The egregious cute dog picture here.

This got me thinking about the homes of my heart. I have two places I’ve lived in the past that have the same effect on me. I feel happier thinking about them, and when I am actually physically present within them, I feel this strong sense of homecoming. Of rightness. One of them is Santa Cruz, and the other one is London.

That’s not to say that Silicon Valley, where I live now, isn’t my home. I know a lot of people here and have some fabulous friends close enough to see often. I really like the park near my house. I know my way around. I know where to obtain goods and services. I have spent several years of my life here. But it isn’t my heart’s home. I don’t feel joy from simply living here. I feel grateful for the mild weather, but that’s not really the same thing as joy.

Now Santa Cruz, I can tell you what makes it special (even though I do not go down there anywhere near often enough). London, I can talk on and on about why I love it. I wish more people would do that, actually: give me the opportunity for a long London monologue. If we are together and you want to make me happy, bring up London, be ready to listen patiently, and we’ll be all set. But Silicon Valley, well. If you want to be involved with a tech start-up, this is the place to be.

However, I am NOT involved in a tech start-up. (Don’t get me wrong, I’m sure it would be fascinating. But it’s not what I’m doing right now.)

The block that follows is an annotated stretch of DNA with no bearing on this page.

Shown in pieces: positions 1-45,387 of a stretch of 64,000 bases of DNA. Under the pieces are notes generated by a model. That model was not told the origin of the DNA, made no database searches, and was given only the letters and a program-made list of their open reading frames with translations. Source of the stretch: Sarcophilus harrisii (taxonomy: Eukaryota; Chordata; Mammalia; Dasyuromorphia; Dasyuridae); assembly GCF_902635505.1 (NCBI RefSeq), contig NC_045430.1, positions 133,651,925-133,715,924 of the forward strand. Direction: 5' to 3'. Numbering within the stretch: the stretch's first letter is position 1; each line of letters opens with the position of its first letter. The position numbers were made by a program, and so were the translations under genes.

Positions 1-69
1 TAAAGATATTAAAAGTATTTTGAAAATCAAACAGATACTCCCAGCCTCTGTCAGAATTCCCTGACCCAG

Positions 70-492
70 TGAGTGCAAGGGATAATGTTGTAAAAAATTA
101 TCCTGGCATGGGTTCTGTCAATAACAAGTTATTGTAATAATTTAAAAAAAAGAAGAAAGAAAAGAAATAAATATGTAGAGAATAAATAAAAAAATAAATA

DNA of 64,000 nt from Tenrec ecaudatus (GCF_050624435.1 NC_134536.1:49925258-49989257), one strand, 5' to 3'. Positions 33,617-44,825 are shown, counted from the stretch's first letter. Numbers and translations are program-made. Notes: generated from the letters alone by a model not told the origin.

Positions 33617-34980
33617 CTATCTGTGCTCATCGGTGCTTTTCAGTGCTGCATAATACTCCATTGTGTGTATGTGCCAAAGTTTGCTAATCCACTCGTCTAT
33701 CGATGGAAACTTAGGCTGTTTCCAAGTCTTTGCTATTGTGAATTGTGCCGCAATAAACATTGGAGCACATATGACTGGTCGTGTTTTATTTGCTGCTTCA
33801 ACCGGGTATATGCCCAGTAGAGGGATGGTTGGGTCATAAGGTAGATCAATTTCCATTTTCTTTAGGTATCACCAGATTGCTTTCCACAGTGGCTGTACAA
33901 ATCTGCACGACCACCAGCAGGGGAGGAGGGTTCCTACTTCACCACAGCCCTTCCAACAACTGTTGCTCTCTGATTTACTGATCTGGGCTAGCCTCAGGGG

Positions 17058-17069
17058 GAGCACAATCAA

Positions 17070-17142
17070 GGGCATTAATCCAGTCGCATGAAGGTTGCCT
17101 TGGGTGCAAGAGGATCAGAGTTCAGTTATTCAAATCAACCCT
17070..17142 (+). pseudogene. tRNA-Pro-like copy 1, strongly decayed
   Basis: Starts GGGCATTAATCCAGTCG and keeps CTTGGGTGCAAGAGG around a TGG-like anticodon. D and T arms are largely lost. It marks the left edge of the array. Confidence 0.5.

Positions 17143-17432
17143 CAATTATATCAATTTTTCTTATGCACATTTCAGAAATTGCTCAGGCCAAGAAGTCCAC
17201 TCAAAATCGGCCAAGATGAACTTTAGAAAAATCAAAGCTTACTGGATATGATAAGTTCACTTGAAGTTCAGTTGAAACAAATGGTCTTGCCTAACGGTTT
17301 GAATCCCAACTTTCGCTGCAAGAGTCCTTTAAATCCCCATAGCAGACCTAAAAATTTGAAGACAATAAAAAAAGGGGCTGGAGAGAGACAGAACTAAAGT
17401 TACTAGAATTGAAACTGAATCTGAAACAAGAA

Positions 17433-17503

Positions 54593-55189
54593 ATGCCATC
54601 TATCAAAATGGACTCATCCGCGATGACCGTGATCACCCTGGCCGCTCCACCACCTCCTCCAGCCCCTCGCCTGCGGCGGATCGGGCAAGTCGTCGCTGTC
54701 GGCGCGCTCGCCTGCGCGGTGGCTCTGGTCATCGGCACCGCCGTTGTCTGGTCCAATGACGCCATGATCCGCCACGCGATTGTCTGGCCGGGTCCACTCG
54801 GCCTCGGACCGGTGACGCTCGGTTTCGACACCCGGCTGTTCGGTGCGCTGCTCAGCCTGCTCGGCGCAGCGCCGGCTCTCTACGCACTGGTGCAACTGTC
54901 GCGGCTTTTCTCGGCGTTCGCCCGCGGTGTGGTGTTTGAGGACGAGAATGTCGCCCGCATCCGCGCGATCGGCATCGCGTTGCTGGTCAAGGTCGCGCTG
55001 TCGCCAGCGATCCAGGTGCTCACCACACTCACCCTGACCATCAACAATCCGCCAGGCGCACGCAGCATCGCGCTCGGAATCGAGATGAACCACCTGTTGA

What effect does it have, I’ve been wondering, when you spend so many years not living in one of your heart’s homes? I’ve been here for eleven years this winter, and even the first year, when I lived in San Francisco proper, was not what I’d call an unqualified success (although that might be related to the neighborhood I chose to live in). It must happen to a lot of people, living in a place because of work or family or finances or because that’s just how it worked out, even though it doesn’t resonate with them. Maybe it doesn’t really matter. Your friends and communities are probably more important in the grand scheme of things than your geographical location.

And yet, here in Santa Cruz, I look so much like ME.

But I miss looking out my bedroom window at redwood trees. I miss walking by the ocean. I miss London’s parks and the indifferent sandwiches I’d eat on the omnipresent benches, and I miss taking the Tube down to the Tate Modern on a Sunday afternoon. I miss rambling on the Heath and getting lost beforehand and afterwards, and I miss carrying my A to Zed everywhere I went (although now, I suppose, cell phones have replaced A to Zeds). I miss the late night excursions to the physics building’s merry-go-round and the cheap music concerts and the two pound coins and the inevitable pub and the scarf shops.

I could go back, I suppose, but I think there’s an element to heart’s homes that is related to time and context. I don’t think we can simply return to living in our heart’s homes whenever we feel like it. They might no longer fit exactly right. Sometimes we may be lucky and another right time to live there may come along. Other times we have to discover new ones instead.

Where are your heart’s homes?

 

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I will be attending FOGcon this weekend in San Francisco, and I’ll be moderating two panels. Please feel free to find me and say hello!

Here is my schedule:

No-Blah Blog: Friday, 4:30-5:45pm, California Room

In 2011, many authors are not just writing stories, novels and articles. They’re blogging. How do you create a blog readers will want to return to again and again without sacrificing your other writing projects?

Why London? Saturday, 8-9:15pm, California Room